Finished Gabriel Chevallier's La Peur, about World War 1, which seemed appropriate in this centenary year. Though better known for Clochemerle, Chevallier has written a pretty evocative and effective fictionalised memoir here, which I think actually outdoes Remarque's more famous All Quiet On The Western Front.
The story of a French soldier in WW1, It's by turns humourous, and moving, and very believable of course. I was surprised at how similar in structure it is to Sven Hassel's more infamous WW2 books, albeit with less sex, gore, and swearing. It has that same thing where characters tell stories from in between the episodes depicted, though Chevallier's narrative is a lot more upfront about these being tales he'd recorded from other people than Hassel's ever were. I did definitely come away with the impression, though, that Hassel has read this and consciously tried to do a more X-rated version of it.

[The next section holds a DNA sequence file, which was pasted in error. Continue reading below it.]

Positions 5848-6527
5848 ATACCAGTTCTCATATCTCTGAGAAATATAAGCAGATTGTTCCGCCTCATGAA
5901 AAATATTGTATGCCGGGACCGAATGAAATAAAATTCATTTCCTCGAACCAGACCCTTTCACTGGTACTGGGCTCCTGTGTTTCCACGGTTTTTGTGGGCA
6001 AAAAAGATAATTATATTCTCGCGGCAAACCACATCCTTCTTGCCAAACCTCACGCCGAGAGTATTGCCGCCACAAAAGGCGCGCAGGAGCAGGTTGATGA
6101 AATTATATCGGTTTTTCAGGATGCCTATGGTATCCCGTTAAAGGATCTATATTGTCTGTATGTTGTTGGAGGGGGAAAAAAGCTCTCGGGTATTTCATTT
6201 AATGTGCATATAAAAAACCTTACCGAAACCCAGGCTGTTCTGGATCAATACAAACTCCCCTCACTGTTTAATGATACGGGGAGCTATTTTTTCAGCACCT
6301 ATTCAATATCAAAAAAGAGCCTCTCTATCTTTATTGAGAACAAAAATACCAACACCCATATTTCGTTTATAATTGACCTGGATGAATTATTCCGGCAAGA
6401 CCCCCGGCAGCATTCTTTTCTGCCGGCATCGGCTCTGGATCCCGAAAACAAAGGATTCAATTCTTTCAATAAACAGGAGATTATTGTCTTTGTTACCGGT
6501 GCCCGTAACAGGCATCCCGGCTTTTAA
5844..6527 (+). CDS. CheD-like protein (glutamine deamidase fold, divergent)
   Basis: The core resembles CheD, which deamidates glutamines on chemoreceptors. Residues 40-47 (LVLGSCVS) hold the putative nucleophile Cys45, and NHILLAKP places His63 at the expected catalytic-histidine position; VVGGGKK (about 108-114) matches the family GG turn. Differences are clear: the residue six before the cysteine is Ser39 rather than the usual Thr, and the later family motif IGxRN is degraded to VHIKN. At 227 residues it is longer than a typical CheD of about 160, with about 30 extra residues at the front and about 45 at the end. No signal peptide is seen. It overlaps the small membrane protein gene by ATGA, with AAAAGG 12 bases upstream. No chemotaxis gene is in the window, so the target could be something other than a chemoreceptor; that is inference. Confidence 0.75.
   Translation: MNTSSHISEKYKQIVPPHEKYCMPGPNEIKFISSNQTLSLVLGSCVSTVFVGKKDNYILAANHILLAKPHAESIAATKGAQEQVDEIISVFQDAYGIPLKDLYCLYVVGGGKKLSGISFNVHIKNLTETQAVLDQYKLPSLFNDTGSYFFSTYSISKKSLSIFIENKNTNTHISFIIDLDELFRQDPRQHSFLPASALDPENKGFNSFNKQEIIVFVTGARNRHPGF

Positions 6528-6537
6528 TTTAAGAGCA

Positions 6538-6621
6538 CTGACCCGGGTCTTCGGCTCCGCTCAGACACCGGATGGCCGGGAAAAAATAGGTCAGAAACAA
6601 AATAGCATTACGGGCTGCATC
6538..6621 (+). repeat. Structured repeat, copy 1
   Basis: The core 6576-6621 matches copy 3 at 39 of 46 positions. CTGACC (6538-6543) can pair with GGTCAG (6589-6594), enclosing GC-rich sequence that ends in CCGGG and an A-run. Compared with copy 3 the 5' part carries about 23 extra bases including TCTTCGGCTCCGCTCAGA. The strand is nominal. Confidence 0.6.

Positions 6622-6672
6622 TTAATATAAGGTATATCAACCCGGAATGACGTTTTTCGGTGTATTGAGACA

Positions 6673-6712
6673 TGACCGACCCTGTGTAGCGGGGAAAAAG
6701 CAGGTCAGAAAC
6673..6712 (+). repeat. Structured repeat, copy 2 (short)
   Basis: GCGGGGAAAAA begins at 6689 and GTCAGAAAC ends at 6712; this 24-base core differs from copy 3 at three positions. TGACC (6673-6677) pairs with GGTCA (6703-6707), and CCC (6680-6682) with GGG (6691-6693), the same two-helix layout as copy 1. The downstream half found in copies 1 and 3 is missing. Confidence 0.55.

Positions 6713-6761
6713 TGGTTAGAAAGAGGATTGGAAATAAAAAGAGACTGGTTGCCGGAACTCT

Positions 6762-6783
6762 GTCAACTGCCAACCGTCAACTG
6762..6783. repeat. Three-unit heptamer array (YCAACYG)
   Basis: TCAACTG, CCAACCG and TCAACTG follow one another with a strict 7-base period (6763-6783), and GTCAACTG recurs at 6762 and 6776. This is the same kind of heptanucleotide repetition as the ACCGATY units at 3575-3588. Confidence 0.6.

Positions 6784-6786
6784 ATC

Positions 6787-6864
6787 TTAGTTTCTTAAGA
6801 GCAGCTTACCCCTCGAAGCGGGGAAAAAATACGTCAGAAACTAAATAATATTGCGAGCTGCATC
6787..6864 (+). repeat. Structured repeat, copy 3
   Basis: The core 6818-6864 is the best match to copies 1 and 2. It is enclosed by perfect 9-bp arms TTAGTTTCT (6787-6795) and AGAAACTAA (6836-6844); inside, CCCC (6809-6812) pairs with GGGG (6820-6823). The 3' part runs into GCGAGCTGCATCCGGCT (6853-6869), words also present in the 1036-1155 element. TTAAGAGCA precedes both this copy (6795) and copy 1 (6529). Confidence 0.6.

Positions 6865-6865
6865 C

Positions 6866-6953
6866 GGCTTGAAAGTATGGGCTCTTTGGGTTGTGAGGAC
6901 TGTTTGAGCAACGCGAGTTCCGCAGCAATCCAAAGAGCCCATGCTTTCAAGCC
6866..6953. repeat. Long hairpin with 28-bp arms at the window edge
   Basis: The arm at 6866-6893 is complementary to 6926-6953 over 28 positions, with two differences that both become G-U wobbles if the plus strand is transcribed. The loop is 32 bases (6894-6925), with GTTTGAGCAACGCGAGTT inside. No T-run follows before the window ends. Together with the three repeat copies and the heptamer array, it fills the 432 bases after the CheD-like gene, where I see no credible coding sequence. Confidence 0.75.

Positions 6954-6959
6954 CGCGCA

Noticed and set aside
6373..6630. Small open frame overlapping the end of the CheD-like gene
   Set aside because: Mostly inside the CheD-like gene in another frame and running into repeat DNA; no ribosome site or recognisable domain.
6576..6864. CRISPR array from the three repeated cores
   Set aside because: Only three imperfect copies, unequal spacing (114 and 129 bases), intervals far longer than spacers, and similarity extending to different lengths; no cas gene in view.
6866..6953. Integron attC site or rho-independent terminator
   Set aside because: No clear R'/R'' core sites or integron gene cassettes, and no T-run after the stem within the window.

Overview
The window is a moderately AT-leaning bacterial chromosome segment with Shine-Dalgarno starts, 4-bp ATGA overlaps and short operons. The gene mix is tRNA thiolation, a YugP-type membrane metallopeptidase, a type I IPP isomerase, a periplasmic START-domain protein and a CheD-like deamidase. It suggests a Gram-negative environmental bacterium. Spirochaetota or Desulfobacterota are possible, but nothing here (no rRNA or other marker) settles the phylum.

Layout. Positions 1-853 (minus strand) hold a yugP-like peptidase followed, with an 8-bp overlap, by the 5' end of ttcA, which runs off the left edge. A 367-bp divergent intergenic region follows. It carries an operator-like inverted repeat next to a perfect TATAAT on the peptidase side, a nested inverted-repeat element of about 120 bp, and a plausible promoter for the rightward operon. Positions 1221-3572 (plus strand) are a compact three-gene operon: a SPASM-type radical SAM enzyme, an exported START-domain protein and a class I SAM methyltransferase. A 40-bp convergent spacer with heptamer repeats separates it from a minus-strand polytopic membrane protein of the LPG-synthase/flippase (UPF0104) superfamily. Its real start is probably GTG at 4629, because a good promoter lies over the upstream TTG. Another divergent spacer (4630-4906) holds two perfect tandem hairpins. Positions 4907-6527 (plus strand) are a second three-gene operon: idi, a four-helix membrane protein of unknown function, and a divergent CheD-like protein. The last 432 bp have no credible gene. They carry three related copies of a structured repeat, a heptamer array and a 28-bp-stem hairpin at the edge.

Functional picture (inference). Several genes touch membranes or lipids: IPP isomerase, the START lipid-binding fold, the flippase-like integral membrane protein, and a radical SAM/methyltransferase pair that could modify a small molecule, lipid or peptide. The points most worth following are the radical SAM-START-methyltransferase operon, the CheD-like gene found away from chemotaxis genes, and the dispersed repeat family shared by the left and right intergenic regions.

Otherwise, it's a good read with a sympathetic character - except for a chapter of douchebaggery where he feels the urge to establish intellectual dominance over some nurses because he thinks that he, as a man, is inherent;y superior. To some degree the undoubtedly heartfelt refelctions of the nature of society at war do tend to slide into a sort of 1920s socialist propaganda tract, but that's of course a product of it's time - it was written in the 20s and published in 1930.
The last line, meant to be a final touch of humour, though, when written at the end of the 20s, is amazingly creepy when read in the post-Nazi era...
Anyway, I definitely recommend this one if you're looking for a spot of WW1 centenary reading.